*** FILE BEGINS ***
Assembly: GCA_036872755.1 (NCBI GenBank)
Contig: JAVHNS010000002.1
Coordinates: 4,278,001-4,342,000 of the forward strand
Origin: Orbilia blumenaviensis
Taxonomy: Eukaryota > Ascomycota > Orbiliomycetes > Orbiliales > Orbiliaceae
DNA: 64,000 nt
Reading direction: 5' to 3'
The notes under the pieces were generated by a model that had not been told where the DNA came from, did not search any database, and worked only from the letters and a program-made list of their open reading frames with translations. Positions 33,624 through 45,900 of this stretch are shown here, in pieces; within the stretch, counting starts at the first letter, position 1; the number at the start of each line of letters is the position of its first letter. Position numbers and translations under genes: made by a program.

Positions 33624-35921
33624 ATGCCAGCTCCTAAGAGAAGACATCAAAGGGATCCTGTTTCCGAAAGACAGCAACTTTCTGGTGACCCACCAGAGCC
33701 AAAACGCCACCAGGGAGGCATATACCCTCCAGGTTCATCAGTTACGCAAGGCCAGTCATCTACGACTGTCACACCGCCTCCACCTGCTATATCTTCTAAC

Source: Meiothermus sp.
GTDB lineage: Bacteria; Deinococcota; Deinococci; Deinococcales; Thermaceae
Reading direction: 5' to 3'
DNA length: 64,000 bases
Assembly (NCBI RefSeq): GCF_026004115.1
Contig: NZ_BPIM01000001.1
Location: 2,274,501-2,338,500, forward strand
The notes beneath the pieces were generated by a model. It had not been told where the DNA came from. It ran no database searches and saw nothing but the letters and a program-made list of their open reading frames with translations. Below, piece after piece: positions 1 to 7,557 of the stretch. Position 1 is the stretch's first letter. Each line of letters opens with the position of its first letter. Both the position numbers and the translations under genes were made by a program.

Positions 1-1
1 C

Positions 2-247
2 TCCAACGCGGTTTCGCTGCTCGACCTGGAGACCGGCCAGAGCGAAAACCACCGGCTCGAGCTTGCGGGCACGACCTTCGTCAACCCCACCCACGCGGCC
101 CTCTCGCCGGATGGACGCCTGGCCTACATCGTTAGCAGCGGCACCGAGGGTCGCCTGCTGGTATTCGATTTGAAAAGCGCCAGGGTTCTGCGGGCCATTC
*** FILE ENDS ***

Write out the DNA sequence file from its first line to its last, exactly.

Assembly: GCA_036872755.1 (NCBI GenBank)
Contig: JAVHNS010000002.1
Coordinates: 4,278,001-4,342,000 of the forward strand
Origin: Orbilia blumenaviensis
Taxonomy: Eukaryota > Ascomycota > Orbiliomycetes > Orbiliales > Orbiliaceae
DNA: 64,000 nt
Reading direction: 5' to 3'
The notes under the pieces were generated by a model that had not been told where the DNA came from, did not search any database, and worked only from the letters and a program-made list of their open reading frames with translations. Positions 33,624 through 45,900 of this stretch are shown here, in pieces; within the stretch, counting starts at the first letter, position 1; the number at the start of each line of letters is the position of its first letter. Position numbers and translations under genes: made by a program.

Positions 33624-35921
33624 ATGCCAGCTCCTAAGAGAAGACATCAAAGGGATCCTGTTTCCGAAAGACAGCAACTTTCTGGTGACCCACCAGAGCC
33701 AAAACGCCACCAGGGAGGCATATACCCTCCAGGTTCATCAGTTACGCAAGGCCAGTCATCTACGACTGTCACACCGCCTCCACCTGCTATATCTTCTAAC

Source: Meiothermus sp.
GTDB lineage: Bacteria; Deinococcota; Deinococci; Deinococcales; Thermaceae
Reading direction: 5' to 3'
DNA length: 64,000 bases
Assembly (NCBI RefSeq): GCF_026004115.1
Contig: NZ_BPIM01000001.1
Location: 2,274,501-2,338,500, forward strand
The notes beneath the pieces were generated by a model. It had not been told where the DNA came from. It ran no database searches and saw nothing but the letters and a program-made list of their open reading frames with translations. Below, piece after piece: positions 1 to 7,557 of the stretch. Position 1 is the stretch's first letter. Each line of letters opens with the position of its first letter. Both the position numbers and the translations under genes were made by a program.

Positions 1-1
1 C

Positions 2-247
2 TCCAACGCGGTTTCGCTGCTCGACCTGGAGACCGGCCAGAGCGAAAACCACCGGCTCGAGCTTGCGGGCACGACCTTCGTCAACCCCACCCACGCGGCC
101 CTCTCGCCGGATGGACGCCTGGCCTACATCGTTAGCAGCGGCACCGAGGGTCGCCTGCTGGTATTCGATTTGAAAAGCGCCAGGGTTCTGCGGGCCATTC